Letters - The benefits of outsourcing

Richard Colbey (Observations, 1 March) argues that paying British wages to Indian workers would strike a blow for world equality. But developing nations such as India benefit in many ways from offshore outsourcing: the breaking down of the caste system, the reduction in poverty, the growth in the middle class, the huge increase in literacy and the improved opportunities for women in a country with a history of female infanticide. The British company Xansa has even introduced creche facilities at its Indian back-office processing centres. Although Colbey suggests a hire-and-fire environment, the present labour laws in India are not much changed from the days of Nehruvian socialism.

And far from there being "no trade union

action" on this issue, all the major unions have been vocal in their disdain for rampant offshoring. However, they have worked on research into the issue with the Department of Trade and Industry and concluded that US-style protectionism is not the answer. The research company Evalueserve recently predicted that the UK economy will require an additional 714,000 workers by 2010. Around 372,000 of those places can be filled through immigration, but that leaves approximately 342,000 vacant jobs. So either we allow some offshoring of work or we just allow UK GDP to decline because we can't accept that the world is a changing place.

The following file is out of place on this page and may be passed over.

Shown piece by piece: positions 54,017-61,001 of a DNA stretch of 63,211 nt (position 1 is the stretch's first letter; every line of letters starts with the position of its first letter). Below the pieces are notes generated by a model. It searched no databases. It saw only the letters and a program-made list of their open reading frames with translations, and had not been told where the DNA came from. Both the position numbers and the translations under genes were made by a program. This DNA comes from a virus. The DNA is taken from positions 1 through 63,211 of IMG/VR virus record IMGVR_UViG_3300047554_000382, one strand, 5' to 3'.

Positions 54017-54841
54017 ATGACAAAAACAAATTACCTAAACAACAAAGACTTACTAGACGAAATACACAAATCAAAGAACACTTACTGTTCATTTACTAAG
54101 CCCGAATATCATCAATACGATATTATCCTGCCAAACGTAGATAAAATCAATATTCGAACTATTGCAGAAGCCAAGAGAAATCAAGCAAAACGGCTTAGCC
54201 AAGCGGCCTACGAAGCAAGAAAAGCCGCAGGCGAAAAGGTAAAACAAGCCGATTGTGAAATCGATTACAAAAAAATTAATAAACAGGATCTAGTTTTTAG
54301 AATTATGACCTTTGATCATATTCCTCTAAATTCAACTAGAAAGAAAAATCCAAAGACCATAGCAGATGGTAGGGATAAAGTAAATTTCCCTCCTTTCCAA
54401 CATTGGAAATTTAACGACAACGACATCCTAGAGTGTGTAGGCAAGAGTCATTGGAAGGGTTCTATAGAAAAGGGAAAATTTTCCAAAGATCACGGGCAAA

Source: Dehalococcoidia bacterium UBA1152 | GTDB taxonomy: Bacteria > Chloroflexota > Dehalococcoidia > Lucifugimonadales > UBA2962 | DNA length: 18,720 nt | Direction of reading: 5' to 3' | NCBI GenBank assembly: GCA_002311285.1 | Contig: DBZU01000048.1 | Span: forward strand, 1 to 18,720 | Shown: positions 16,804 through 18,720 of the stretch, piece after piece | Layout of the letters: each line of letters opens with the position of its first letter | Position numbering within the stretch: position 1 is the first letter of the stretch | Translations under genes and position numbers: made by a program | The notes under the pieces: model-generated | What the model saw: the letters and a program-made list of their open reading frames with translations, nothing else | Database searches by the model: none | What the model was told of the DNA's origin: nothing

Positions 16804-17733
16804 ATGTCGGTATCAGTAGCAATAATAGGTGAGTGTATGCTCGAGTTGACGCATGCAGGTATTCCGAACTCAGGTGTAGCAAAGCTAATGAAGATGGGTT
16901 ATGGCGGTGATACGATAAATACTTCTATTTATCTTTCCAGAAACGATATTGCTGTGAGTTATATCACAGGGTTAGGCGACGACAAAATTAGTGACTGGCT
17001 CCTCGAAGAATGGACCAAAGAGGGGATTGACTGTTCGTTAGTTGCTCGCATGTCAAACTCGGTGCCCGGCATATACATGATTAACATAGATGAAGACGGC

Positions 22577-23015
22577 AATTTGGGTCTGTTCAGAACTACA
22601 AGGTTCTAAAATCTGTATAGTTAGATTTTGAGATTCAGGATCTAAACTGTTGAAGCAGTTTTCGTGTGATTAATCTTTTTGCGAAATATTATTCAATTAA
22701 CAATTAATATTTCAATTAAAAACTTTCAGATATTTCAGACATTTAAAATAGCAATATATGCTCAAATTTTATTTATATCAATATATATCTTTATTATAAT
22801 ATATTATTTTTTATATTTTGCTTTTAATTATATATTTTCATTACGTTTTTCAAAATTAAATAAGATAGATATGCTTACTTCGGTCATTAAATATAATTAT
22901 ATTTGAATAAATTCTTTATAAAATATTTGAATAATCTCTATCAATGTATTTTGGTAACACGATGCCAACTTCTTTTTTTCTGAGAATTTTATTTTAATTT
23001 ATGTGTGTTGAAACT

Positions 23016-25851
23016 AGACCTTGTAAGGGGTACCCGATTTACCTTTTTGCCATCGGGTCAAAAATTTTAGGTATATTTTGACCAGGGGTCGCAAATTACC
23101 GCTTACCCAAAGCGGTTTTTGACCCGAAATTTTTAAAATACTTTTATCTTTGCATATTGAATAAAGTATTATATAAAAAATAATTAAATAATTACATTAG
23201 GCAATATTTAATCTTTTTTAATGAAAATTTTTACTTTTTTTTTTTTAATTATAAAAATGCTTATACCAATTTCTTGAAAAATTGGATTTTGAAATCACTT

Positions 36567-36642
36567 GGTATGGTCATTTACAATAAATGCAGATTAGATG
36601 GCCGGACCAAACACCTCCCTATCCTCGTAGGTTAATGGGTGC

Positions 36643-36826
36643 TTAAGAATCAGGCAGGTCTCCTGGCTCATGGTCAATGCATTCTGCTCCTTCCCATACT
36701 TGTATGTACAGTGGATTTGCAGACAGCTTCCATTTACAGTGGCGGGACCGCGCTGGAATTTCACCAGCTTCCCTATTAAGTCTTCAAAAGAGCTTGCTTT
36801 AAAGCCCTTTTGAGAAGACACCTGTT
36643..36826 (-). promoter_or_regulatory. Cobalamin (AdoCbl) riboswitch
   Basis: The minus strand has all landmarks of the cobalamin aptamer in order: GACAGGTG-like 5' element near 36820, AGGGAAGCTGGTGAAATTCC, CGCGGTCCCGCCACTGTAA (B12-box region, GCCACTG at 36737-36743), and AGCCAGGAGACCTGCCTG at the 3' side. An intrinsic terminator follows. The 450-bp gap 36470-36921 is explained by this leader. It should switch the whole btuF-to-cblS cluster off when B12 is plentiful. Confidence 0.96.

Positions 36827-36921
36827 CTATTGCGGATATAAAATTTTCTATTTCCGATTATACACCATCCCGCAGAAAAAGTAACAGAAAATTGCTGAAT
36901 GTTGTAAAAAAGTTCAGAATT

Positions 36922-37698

Mark Kobayashi-Hillary
London N10

Richard Colbey laments that pay rates for "outsourced" Indian workers are tempting away skilled people, including doctors. He then proposes to apply Britain's minimum wage of £4.50 an hour (equivalent in purchasing power to £20.88) to those same workers. Wouldn't that tempt even more doctors?

John Clegg
Hoylake, Merseyside

This article first appeared in the 08 March 2004 issue of the New Statesman, Bush or Kerry? No difference